Truth, Trust and the Future of Journalism brought together more than 200 journalists, scholars, advocates and community members to discuss how we have gotten to historically low levels of trust in news media and how we can ensure a free, courageous and responsible press in times of extreme partisanship.
The Center for Journalism Ethics’ annual conference focused on critical issues facing journalism today: fake news, conspiracy theories, disinformation, public mistrust and possible solutions in what some are calling a “post-truth” era.
Keynote conversation with Margaret Sullivan
The Washington Post’s media columnist Margaret Sullivan served as the keynote speaker, kicking off the conference with a Q & A with CJE director Katy Culver. Discussion spanned everything from the news balance of the last election cycle, to the value of the term “fake news,” to discussion of Sullivan’s previous role as Public Editor at The New York Times.
“The words ‘fake news’ are almost useless now because they have come to be used for anything that anyone doesn’t like … It’s actually a way of undermining the truth because if anything you don’t like, factual or not, can be called fake, how does the truth survive that?” – Margaret Sullivan
The Responsibility & Challenge of Truth: Fact, Fiction and News
Ken Vogel of Politico addressed the concern over major news organizations’ reliance on confidential sources. Vogel noted the importance of those relationships in reporting, but also said he thinks the best journalism happens when journalists are digging up information themselves, rather than working their insider sources.
In response to comments that much of the coverage surrounding Donald Trump is negative, UW journalism professor Lucas Graves Graves said reality is not always balanced, pointing to the industry emphasis on fact checking as an example that fair isn’t always balanced.
“It sort of suggests that there was a golden age when politicians didn’t lie as much and when people read the paper really closely and they were scanning for all the facts and making careful decisions. And we know that’s not true.” – Lucas Graves on why he is uncomfortable with the suggestion that we are in a “post-truth” era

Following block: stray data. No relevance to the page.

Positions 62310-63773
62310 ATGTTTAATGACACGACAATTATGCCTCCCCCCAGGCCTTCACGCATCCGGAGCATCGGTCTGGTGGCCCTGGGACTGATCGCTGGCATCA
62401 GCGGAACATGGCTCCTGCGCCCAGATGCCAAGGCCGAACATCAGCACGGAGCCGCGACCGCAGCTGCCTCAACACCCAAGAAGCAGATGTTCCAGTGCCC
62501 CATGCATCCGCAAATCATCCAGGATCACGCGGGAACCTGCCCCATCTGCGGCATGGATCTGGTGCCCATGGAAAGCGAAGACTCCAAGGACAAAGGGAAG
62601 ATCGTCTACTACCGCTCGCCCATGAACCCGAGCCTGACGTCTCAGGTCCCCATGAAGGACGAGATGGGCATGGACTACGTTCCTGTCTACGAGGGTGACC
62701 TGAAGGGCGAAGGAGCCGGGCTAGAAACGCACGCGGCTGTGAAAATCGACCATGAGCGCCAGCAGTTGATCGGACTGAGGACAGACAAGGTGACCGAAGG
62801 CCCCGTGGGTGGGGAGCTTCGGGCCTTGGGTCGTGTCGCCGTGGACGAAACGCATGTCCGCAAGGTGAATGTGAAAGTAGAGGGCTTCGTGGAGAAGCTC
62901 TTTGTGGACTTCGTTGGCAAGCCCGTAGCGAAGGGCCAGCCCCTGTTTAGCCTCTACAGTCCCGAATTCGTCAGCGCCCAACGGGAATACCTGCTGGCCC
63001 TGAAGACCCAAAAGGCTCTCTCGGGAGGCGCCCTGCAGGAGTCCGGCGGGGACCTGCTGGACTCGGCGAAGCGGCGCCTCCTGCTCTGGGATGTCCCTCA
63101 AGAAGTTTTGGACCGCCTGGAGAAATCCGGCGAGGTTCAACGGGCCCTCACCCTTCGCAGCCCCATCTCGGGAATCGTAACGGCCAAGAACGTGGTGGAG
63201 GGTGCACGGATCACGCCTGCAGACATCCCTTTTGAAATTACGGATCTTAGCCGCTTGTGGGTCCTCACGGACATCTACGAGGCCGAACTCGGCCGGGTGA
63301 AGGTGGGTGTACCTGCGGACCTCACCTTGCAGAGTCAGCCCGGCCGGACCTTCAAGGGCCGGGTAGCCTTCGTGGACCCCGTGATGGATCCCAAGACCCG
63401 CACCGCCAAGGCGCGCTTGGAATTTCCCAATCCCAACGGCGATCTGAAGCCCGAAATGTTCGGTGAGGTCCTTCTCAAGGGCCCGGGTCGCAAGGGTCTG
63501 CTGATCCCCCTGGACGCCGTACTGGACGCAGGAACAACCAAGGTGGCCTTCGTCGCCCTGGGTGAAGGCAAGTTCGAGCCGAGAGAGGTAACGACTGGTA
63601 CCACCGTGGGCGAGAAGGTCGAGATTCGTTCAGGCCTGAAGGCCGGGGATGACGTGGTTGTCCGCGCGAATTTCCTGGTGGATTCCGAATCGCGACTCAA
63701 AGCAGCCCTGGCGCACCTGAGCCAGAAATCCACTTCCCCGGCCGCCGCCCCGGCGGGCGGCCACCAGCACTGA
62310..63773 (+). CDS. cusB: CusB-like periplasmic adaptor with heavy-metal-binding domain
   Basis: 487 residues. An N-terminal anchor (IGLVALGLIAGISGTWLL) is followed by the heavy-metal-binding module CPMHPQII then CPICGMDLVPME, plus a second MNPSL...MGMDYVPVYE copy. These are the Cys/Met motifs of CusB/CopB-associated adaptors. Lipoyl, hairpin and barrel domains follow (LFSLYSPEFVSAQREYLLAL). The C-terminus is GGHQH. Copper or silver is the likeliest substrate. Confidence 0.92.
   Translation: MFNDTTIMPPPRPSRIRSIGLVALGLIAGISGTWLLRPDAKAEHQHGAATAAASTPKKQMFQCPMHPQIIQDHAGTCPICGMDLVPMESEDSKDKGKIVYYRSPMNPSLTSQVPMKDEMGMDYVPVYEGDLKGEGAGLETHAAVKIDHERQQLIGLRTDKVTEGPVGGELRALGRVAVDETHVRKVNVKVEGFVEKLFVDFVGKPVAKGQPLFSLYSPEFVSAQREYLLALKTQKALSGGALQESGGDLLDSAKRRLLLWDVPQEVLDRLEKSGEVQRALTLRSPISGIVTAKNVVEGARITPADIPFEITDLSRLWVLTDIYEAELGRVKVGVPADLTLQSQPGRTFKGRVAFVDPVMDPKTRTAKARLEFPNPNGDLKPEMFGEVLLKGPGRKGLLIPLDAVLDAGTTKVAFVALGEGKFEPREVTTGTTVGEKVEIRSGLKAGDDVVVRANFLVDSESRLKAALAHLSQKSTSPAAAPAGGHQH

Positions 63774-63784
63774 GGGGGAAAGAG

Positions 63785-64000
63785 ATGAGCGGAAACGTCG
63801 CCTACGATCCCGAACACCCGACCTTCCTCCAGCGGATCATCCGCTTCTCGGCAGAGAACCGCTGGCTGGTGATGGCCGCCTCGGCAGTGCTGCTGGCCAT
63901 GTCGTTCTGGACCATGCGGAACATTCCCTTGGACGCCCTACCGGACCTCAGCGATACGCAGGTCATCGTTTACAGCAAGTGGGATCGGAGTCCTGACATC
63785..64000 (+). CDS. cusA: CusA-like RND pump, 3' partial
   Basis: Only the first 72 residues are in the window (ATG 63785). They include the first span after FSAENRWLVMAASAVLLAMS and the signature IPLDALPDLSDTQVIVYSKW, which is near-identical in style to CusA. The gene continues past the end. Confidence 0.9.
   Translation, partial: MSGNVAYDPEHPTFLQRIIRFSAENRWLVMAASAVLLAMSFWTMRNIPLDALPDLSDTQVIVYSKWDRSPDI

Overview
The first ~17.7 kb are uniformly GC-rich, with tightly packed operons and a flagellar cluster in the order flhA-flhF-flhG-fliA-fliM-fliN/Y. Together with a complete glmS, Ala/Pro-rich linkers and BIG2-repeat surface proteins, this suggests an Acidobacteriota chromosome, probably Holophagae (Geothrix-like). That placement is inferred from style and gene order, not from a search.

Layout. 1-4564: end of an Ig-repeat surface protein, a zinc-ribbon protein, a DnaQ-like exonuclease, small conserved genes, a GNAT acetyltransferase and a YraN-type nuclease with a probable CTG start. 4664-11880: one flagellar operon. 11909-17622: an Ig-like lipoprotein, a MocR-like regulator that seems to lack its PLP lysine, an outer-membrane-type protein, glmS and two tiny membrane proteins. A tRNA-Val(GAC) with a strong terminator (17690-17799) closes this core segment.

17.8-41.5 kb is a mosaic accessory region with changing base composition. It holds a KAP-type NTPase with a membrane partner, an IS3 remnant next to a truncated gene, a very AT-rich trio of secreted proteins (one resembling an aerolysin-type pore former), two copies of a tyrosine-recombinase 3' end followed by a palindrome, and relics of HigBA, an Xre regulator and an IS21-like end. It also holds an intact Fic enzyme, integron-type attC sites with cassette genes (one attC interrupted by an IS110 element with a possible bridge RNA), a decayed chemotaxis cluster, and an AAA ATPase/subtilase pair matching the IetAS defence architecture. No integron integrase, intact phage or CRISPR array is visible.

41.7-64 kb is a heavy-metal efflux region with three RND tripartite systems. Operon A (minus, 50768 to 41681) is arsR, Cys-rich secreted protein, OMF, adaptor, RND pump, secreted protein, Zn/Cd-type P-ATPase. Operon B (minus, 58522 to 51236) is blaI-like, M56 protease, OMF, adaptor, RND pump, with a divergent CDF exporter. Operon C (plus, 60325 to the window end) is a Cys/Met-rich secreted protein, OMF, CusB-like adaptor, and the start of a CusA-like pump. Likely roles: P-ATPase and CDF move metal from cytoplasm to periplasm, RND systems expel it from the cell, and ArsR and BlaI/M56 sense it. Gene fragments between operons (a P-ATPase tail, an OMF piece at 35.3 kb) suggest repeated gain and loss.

Blind Beliefs? Conspiracies, Hoaxes and Disinformation
Joanne Miller, a professor of political science at the University of Minnesota, also criticized the notion that we’re living in a post-truth era. She explained that human reasoning is not developed to identify the truth but rather to ensure our survival. She researchers what she calls a phenomena of losing side psychology: When a highly knowledgeable individual’s political party loses an election, she explained, they may become more distrustful of media and political institutions and become predisposed to believe conspiracy theories in an attempt to rationalize the loss.
How to build back public trust was a point of debate between Deborah Blum, a professor in MIT’s science writing program, and Charlie Sykes, a prominent conservative talk show host.
In recent years, Blum noted how science journalism has shifted to reporting the narrative supported by overwhelming scientific evidence, rather than giving equal balance to two sides, citing the Los Angels Times‘ decision to eliminate Op Eds rejecting climate change as one example.
But Sykes warned that it’s when there isn’t space for these discussions in mainstream media that people turn to alternative outlets like the Breitbart News Network where they can find content that validates their worldviews, leading to further fragmentation and mistrust.
“You can do the best reporting in the world, but unless you can find a way to restore that credibility, break through that chrysalis somehow, it won’t even register.“- Charlie Sykes on the importance of credibility in a highly partisan climate
Where Do We Go from Here? Solutions in an Allegedly Post-Truth Era
Michelle Ye Hee Lee of The Washington Post’s Fact Checker said she is a proponent of bringing fact checks to the audience in the spaces they’re already in. Lee said presenting fact-checks via Snapchat has been a successful tactic to reach younger audiences. She added that the Post’s fact-checking newsletter is the organization’s fastest growing newsletter as well, growing organically between reader shares. Lee’s takeaway? Be creative and reach people where they are – don’t expect them to find you.
At Stanford University, Dawn Garcia said Knight fellows are innovating solutions to major issues in journalism, addressing everything from challenges with data journalism, emerging technology, audience engagement and diversity, news ecosystems and business models.
Current journalism business models were of concern to Marty Kaiser, Senior Fellow of the Democracy Fellow, as well. But he said he sees hope in the changes he sees newsrooms making in response to financial pressures.